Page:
“So, is there anything I should or shouldn’t do when I’m on Athos?”, I ask Nikolaos, our group leader (o kyrios Nikolaos – Mr Nikolaos – as my fellow pilgrims and I call him) at my pre-pilgrimage briefing. We (Nikolaos, Sofia, my Greek tutor and Nikolaos’s daughter, my wife and I) are sitting in the park near the Archaeological Museum in Thessaloniki on a beautiful warm summer evening enjoying soft drinks. I’m concerned that, not being Orthodox, I might embarrass my fellow pilgrims.
“Well, there are some things. Don’t run, sing or whistle. No loud laughter. And don’t put your hands in your pockets .” OK, that doesn’t seem to be too bad. I think I can just about hold myself back from the urge to run around, laughing my head off, whistling and singing with my hands in my pockets.
“One other thing”, I ask him. ‘How do you address a monk?”, thinking that the Greeks use the similar word, Patir, that they use for talking to a priest.
” We say ‘eulogeite’ [bless]. To which the monk replies ‘o Kyrios’ [the Lord, ie ‘may the Lord bless you, often with the right index finger raised, pointing to heaven].” I wasn’t expecting that.
O kyrios Nikolaos also gives me a bit of a potted history of the Holy Mountain and shows me our intended route on a map. There have been isolated groups of monks on Mt Athos since at least the ninth century, but it was St Athanasius the Athonite who started to bring them together into monasteries, founding the very first, the Great Lavra in 963. This was followed by Vatopaidi in 974 and Iviron in 982.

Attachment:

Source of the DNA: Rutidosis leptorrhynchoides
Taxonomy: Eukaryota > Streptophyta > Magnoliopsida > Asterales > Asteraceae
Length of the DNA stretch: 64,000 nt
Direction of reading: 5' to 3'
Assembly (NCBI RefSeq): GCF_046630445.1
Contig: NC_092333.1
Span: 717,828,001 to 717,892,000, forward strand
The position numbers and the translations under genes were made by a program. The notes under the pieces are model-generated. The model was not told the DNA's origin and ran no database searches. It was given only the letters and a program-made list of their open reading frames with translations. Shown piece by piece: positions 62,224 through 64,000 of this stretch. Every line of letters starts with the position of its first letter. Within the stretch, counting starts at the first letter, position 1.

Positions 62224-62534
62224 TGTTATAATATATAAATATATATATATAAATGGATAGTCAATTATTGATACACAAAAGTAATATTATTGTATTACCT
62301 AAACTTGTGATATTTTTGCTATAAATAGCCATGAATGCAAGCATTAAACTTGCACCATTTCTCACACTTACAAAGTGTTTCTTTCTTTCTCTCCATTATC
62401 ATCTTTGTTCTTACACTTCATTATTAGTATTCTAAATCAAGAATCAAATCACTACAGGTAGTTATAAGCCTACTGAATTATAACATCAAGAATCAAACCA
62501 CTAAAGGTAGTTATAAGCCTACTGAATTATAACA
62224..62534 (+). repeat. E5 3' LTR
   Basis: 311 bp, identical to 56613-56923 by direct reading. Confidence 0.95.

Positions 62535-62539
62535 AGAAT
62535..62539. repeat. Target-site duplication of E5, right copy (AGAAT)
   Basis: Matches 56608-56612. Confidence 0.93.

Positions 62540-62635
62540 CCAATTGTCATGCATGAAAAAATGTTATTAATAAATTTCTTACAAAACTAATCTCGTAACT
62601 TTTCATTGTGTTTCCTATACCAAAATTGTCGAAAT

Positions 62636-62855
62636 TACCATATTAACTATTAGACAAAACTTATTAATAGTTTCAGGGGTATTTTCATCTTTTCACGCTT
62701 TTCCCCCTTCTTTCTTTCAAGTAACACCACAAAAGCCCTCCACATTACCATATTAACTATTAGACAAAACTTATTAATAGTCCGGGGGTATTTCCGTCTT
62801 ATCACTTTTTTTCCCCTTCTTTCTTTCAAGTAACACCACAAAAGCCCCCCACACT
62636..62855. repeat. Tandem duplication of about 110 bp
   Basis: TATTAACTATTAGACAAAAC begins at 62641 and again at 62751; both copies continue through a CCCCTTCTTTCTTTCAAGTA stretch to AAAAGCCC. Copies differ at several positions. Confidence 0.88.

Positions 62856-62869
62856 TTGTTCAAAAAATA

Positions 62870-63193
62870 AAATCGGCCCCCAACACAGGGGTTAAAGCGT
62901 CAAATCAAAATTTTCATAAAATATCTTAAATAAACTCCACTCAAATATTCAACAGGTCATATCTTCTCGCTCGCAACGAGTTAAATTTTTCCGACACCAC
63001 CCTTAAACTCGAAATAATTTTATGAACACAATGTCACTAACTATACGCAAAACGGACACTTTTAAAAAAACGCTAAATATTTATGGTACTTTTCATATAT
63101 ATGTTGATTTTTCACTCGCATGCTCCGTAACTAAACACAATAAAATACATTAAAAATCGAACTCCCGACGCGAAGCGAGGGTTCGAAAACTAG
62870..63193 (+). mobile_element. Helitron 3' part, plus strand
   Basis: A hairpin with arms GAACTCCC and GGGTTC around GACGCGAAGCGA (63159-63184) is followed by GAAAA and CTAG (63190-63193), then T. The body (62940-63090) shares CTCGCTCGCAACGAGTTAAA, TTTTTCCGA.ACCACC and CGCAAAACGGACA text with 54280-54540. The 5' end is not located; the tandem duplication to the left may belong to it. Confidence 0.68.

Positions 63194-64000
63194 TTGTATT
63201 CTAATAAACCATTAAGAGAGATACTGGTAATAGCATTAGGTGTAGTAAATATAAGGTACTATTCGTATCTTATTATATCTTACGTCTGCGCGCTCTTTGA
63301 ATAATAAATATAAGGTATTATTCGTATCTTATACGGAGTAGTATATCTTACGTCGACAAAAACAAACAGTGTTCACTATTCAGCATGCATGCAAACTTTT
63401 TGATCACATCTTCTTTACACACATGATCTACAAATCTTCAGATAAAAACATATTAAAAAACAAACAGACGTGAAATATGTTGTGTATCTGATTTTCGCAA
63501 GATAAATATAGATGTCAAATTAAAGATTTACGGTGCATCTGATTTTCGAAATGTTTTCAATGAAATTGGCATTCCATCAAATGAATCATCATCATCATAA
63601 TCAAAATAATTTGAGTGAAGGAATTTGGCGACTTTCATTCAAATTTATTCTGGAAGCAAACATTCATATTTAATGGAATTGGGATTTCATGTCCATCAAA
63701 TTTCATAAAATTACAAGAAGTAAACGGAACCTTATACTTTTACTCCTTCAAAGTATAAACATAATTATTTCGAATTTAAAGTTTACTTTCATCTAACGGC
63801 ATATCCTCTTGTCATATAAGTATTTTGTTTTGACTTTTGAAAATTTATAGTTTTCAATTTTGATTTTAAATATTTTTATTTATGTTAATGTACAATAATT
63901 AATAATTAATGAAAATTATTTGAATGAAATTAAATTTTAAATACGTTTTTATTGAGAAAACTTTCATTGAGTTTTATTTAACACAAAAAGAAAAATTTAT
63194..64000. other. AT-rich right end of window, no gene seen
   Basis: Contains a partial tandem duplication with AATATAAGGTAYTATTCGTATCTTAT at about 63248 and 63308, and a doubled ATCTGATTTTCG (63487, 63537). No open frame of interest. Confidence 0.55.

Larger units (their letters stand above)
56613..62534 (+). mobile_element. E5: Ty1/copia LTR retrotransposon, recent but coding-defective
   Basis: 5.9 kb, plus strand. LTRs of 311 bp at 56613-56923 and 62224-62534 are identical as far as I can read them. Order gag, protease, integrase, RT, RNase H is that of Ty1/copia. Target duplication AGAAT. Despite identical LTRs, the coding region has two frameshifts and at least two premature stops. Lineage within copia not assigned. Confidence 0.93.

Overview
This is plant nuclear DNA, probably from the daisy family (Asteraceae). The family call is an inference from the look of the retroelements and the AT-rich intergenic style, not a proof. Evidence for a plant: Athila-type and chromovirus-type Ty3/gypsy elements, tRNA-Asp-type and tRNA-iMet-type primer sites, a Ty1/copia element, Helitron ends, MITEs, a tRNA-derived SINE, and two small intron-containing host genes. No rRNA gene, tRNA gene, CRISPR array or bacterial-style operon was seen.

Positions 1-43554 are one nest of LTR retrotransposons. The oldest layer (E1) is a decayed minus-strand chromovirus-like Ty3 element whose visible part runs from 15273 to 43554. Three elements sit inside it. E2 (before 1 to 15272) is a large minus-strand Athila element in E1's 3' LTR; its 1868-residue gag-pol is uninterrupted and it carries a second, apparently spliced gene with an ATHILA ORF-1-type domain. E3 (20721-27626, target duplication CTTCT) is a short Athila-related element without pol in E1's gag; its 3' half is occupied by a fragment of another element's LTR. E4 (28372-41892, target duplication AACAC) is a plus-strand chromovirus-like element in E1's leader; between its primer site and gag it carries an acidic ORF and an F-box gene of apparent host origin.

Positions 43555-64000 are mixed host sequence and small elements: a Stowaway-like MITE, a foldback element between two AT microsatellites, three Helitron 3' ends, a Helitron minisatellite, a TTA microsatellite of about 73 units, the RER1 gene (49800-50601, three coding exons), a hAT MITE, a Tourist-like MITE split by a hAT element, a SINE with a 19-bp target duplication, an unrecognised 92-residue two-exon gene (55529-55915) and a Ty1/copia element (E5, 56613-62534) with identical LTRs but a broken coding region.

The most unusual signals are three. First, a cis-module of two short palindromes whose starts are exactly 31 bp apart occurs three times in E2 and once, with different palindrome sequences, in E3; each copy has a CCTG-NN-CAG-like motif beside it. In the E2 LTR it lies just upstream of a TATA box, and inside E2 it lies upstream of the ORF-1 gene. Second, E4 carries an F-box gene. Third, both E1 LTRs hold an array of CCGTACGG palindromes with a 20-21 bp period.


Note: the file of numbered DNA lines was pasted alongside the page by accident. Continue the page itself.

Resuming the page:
So here I am now, at the monastery of Xenofontos, setting foot on the Holy Mountain for the first time, excited and just a bit anxious about how it’s going to go. Disembarking from our little ferry, we leave our bags on the jetty beneath a wooden verandah and head on up the slope that leads to the monastery gate. I’m a bit dubious about leaving my things there but am re-assured that they will be looked after.
In the main courtyard, there’s a stunning Byzantine katholikon (main church) in white and pink brick glowing in the sun. It looks old, but in fact it was only built a couple of hundred years ago.
The monastery itself as an institution dates back to the 10th-11th century, but generally from the outside the buildings look well maintained and not as old as I was expecting. This is something I notice throughout our pilgrimage. Although the foundations may date back over 1000 years, many have suffered fires and attack by pirates which means that they have been re-built, often several times. Fortunately, Athos has been successful in attracting money (including from the EU) to renovate its monastic buildings because, although many of the monasteries are asset rich, they are also cash poor.
Here are some of the other building surrounding the central courtyard.
As we arrive the celebration of the liturgy is nearing its end in a much smaller church which we can’t get into because it’s already crowded with pilgrims. So we have to stay outside in the narthex listening to the end of the service.